How to find Stale(ish) Azure B2B Guest Accounts

How to find Stale(ish) Azure B2B Guest Accounts

3.3 / 5 ( 7 votes )

If you are utilizing external, guest, or B2B users in your Office 365 or Azure environments, you may need a way to determine which objects haven’t been logged in or used in a while.  Azure AD doesn’t provide an easy way to view this information (really only having the refresh token time available).  This method doesn’t complete solve the question of stale B2B accounts, but I think it’s a good stab at it.

This script uses the RefreshTokensValidFromDateTime property from the user in conjunction with one of the following:

  • default token refresh lifetime in Azure AD (90 days)
  • the actual token refresh lifetime if a policy has been configured and is able to be read
  • a user-specified value

This will help you identify when users last logged on (using the RefreshTokensValidFromDateTimeProperty), and then, based on the tenant’s refresh token setting and a “stale” value (how long you want to specify without a refresh token being updated), lets you calculate a stale user. The additional value, specified in the the StaleAgeInDays parameter, is added to the one of the three previous tenant token times.  If the user’s refresh token is older than that value, the user is “stale.”

The main logic:

$Filter = "UserType eq 'Guest'"
$Guests = Get-AzureADUser -All $true -Filter $Filter

# Calculate users whose last STS refresh token value is 'n' past expiration
# For example, if token expiration is 90 days, and StaleAgeInDays is 180, then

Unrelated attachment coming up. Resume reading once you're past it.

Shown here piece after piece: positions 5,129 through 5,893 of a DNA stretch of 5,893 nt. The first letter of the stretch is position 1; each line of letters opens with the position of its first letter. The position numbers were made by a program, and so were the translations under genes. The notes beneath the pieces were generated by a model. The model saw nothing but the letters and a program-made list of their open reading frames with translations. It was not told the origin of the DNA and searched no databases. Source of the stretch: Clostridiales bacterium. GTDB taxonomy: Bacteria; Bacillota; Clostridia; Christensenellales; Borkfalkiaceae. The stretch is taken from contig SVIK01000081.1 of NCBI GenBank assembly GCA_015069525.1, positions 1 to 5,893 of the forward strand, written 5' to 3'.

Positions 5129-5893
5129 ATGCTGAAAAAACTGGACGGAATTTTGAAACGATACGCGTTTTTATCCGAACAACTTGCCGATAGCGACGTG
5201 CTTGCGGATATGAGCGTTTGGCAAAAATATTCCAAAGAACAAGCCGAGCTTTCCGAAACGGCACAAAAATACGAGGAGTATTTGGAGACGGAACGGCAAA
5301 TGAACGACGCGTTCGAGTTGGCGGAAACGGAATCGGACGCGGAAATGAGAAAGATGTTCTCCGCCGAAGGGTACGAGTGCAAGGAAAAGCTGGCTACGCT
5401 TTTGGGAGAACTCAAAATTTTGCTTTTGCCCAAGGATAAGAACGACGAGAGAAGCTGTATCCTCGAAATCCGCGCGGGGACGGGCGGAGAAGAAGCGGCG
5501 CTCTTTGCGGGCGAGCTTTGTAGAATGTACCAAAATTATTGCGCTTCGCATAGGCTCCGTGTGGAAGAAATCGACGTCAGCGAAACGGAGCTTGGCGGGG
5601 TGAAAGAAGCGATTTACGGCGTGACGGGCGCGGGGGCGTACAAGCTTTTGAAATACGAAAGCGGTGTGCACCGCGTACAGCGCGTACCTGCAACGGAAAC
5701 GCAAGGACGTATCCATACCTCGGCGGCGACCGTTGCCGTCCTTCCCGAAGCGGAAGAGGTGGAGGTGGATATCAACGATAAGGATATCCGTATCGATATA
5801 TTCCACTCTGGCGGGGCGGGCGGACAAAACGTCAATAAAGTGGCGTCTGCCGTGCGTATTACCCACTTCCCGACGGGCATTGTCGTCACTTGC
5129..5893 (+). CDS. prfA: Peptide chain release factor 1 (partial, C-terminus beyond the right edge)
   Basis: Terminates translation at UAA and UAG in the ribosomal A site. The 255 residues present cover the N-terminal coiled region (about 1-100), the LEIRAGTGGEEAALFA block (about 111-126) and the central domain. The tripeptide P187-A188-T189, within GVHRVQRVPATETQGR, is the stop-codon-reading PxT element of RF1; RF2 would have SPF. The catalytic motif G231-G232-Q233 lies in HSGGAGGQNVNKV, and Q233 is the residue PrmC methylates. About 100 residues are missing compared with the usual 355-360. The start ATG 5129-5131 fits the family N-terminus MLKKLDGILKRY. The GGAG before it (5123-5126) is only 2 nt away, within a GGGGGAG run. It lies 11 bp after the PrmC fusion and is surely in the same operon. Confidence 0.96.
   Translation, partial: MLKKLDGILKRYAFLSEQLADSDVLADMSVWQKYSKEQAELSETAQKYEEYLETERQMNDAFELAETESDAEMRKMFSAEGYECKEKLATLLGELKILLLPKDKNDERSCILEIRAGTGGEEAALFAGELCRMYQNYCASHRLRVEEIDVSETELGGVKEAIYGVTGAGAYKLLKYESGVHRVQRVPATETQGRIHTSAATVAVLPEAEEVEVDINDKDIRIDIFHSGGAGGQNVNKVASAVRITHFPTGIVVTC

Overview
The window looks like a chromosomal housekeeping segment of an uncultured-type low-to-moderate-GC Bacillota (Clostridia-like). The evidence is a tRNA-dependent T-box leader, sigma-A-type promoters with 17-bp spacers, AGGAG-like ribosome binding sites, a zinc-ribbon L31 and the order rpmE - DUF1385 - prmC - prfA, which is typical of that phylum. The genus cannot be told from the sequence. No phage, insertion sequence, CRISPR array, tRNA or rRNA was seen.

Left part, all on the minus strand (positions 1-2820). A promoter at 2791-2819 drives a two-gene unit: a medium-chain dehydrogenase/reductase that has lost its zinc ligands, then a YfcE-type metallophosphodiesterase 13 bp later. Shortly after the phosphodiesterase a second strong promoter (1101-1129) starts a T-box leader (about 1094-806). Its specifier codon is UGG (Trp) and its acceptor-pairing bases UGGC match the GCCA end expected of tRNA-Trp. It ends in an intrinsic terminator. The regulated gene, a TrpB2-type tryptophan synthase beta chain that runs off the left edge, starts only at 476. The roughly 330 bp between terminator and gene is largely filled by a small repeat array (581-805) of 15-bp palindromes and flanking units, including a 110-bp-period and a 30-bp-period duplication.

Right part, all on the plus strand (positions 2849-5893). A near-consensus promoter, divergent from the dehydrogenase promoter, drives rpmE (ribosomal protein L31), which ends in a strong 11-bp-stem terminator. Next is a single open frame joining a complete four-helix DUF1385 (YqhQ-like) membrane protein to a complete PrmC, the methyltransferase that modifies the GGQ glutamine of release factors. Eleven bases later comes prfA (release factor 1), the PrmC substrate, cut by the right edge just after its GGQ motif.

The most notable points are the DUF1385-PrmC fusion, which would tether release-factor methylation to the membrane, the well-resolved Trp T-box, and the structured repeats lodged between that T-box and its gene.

# return objects that have a token age 270 days ago
$Today = (Get-Date)
$Global:StaleUsers = $Guests | ForEach-Object {
    $TimeStamp = $_.RefreshTokensValidFromDateTime
    $TimeStampString = $TimeStamp.ToString()
    [int]$LogonAge = [math]::Round(($Today - $TimeStamp).TotalDays)
    [int]$StaleAge = $MaxInactiveTime + $StaleAgeInDays
    $User = $($_.Mail)
    If ($LogonAge -ge $StaleAge)
            User        = $($User)
            ObjectID    = $_.ObjectID
            IsStale     = "True"
            LastLogon   = $TimeStamp
            DaysSinceLastLogon = $LogonAge
            UserIsStaleAfterThisManyDays = $StaleAge

You can download the full script at




Published by Aaron Guilmette

Helping companies conquer inferior technology since 1997. I spend my time developing and implementing technology solutions so people can spend less time with technology. Specialties: Active Directory and Exchange consulting and deployment, Virtualization, Disaster Recovery, Office 365, datacenter migration/consolidation, cheese. View all posts by Aaron Guilmette

Reader Comments

Leave a Reply

This site uses Akismet to reduce spam. Learn how your comment data is processed.

Exit mobile version